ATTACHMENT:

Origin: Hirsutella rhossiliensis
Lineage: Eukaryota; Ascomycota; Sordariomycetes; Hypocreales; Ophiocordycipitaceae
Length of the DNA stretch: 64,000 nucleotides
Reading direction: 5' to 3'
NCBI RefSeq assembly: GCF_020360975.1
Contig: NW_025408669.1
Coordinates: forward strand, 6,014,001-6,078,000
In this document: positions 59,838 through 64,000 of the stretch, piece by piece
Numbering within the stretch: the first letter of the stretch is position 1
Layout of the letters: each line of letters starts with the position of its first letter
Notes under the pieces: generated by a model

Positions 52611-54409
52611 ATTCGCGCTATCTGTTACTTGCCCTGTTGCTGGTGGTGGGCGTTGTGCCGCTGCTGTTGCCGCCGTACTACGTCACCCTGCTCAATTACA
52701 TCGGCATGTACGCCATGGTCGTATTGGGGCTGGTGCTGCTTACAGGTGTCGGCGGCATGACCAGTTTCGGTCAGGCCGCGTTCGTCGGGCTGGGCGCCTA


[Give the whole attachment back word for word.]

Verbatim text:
Origin: Hirsutella rhossiliensis
Lineage: Eukaryota; Ascomycota; Sordariomycetes; Hypocreales; Ophiocordycipitaceae
Length of the DNA stretch: 64,000 nucleotides
Reading direction: 5' to 3'
NCBI RefSeq assembly: GCF_020360975.1
Contig: NW_025408669.1
Coordinates: forward strand, 6,014,001-6,078,000
In this document: positions 59,838 through 64,000 of the stretch, piece by piece
Numbering within the stretch: the first letter of the stretch is position 1
Layout of the letters: each line of letters starts with the position of its first letter
Notes under the pieces: generated by a model

Positions 52611-54409
52611 ATTCGCGCTATCTGTTACTTGCCCTGTTGCTGGTGGTGGGCGTTGTGCCGCTGCTGTTGCCGCCGTACTACGTCACCCTGCTCAATTACA
52701 TCGGCATGTACGCCATGGTCGTATTGGGGCTGGTGCTGCTTACAGGTGTCGGCGGCATGACCAGTTTCGGTCAGGCCGCGTTCGTCGGGCTGGGCGCCTA